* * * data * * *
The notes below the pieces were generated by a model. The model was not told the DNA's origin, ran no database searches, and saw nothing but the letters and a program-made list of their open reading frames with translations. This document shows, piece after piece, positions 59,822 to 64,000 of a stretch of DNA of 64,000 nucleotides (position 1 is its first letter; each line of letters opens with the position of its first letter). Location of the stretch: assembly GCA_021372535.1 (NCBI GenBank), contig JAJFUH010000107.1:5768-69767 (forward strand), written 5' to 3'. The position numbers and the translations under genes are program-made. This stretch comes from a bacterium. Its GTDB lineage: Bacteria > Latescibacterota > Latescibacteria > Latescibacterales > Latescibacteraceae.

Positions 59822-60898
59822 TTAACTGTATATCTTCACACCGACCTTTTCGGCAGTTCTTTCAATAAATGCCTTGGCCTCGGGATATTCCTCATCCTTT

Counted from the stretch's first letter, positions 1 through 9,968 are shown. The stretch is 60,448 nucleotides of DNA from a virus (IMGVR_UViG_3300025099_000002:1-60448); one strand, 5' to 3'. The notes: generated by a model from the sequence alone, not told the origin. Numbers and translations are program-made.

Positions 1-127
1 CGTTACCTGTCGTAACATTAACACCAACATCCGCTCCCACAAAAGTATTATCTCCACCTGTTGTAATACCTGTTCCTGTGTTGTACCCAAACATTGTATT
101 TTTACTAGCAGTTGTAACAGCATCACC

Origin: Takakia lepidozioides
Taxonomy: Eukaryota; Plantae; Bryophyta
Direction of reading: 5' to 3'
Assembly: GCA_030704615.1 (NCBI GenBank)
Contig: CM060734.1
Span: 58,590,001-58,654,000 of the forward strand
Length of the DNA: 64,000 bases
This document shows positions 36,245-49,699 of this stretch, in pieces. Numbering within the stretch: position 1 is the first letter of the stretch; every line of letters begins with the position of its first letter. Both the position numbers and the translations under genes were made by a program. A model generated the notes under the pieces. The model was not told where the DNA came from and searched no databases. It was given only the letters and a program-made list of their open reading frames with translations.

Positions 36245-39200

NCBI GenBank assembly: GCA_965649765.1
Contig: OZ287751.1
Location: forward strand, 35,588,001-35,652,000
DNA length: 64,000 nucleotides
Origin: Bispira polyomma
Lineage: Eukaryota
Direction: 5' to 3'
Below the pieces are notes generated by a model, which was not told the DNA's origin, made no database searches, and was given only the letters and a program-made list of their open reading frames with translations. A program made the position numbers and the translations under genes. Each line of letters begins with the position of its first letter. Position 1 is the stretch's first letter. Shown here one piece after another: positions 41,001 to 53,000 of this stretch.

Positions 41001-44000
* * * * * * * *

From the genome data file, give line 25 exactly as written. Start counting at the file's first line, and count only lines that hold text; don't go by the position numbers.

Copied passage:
Positions 41001-44000